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Consistency–The Slight Edge

In today’s society, consistency has almost become a bad word.  We are focused on wanting things now and along the way, we somehow lost discipline of taking one small step at a time–the art of doing small things over and over again until they become a well-grounded habit. Yet to tell the truth, consistency is the very thing that actually leads to breakthrough.

There is a marvelous little book out there by Jeff Olson, The Slight Edge. He begins by telling the story of a wealthy man offering both of his sons a choice between one thousand $1000 bills (one million dollars) right now, or a penny in a purse with the stipulation that the content of the purse would be doubled every single day for 31 days.  One of the sons chose the million dollars, the other the penny. The son with the million dollars hired financial advisors with the hope of turning the million dollars into a genuine fortune.  The other son chose the penny. Within a week, he had sixty four cents. After two weeks, he had $81.92. On day 28, the purse of pennies passed the million-dollar mark, and on day 30, it was at more than 5 million. Crazy, isn’t it? That’s the power of compound interest–and the power of consistency all at once.


Consistently in the little things seems worthless, but that is where personal breakthrough is found most of the time. Building new habits through small, insignificant daily actions lead to massive changes. And consistency, it is like the special glue that makes you stick to something until you get there.  The more you utilize this glue, the stronger it becomes…super glue.  At some point, you begin  to notice that you can stay focused on what is needed over and over with less effort, thereby changing outcomes on many different levels.

Many, many of my life coaching clients, probably most of them, reach their goals by setting up small daily action plan that I keep them accountable for.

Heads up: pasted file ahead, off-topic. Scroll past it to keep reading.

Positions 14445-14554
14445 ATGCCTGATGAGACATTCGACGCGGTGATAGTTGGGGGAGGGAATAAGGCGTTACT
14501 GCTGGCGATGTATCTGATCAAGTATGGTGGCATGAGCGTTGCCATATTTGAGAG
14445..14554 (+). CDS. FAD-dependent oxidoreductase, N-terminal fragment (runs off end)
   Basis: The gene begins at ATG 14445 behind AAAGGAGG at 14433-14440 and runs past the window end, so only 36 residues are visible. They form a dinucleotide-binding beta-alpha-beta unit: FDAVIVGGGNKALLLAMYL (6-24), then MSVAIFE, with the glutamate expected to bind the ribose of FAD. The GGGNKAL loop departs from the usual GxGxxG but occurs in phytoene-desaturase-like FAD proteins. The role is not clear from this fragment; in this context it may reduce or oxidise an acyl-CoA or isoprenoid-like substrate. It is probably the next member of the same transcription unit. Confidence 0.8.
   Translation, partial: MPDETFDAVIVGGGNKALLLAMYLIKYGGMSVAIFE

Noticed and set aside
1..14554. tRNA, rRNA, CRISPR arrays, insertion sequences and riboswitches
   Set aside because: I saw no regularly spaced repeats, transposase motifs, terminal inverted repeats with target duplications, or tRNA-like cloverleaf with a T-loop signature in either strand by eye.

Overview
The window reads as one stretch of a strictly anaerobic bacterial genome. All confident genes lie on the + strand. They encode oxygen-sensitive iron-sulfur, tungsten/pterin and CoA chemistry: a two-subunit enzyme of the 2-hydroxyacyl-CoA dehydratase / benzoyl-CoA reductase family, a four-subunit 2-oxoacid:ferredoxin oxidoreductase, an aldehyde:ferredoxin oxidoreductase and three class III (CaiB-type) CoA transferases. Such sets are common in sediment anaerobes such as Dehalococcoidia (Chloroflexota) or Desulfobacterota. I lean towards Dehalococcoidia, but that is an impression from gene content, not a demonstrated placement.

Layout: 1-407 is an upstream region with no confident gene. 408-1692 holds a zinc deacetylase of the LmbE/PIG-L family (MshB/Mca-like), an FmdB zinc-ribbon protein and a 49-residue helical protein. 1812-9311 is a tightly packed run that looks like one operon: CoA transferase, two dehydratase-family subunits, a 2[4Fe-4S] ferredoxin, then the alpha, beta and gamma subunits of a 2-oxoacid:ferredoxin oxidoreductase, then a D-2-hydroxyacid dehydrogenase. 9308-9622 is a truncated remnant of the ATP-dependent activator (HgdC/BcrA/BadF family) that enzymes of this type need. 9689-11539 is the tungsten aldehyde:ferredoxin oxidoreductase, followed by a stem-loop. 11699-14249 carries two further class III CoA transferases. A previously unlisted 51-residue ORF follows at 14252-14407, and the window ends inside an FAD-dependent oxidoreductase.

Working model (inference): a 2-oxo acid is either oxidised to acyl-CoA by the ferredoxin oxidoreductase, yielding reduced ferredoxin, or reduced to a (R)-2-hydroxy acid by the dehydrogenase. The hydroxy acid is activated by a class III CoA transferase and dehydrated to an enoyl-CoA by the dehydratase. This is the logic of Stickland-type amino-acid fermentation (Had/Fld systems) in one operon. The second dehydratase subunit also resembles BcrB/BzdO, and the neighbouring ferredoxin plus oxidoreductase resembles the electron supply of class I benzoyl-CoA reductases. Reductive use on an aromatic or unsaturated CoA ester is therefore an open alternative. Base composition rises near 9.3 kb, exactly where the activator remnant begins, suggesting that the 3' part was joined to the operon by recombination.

Think on the areas of your life where you have been successful: graduating high school or college, marriage maybe, career, raising kids, volunteer work.  Do you see how your consistency in these areas was part of the reason for your success?  The end result might be glamorous, yet the consistent everyday work that was involves is not; it is often menial, and maybe boring, requiring a lot of discipline and can seem ridiculously unimportant.  Yet we are the sum of our small acts and thoughts…

Small acts count greatly; small thoughts can cause us to quit or go forward.  Nothing small is irrelevant!

Think of a hand-pumped water well. The water table is, let’s say, 25 feet below the ground. A pipe runs down to the water table and you have to pump the lever to create the suction to get the water above the ground and out the spout.  Here is what most people do when they start a new endeavor. They grab the lever and start pumping really hard… they pump and pump, and after a few minutes (or a few weeks), they don’t see any water (results), so they give up the lever altogether. People expect instant results. This is where most people quit, before the success ever begins.  If they persevere and continue to pump and pump the lever, eventually they get a few drops of water. This is when a lot of people say, “You’ve got to be kidding! All this pumping and for what, a few drops of water, forget it.”  If you continue to pump soon enough you will get a full and steady stream of water. Congratulations, a success!  Now that the water is flowing, you no longer need to pump the lever as hard. It becomes easy and you can keep the pressure steady by just pumping the lever CONSISTENTLY.  Now, in our water-well analogy, what happens if you let go of the lever for 30 seconds or so? This is what happens if you don’t strap on your gym shoes for a week or two. The water falls below the ground and you are back to square one again.  To just get back where you were you have to pump the lever like crazy again. But if you’d just kept a consistent, easy, even stroke, you could have kept the water (success) flowing.  It’s not how you (or your competition) start; it’s how you CONTINUE. The definition of commitment is: Doing the thing you said you were going to do, long after the mood you said it in has left you.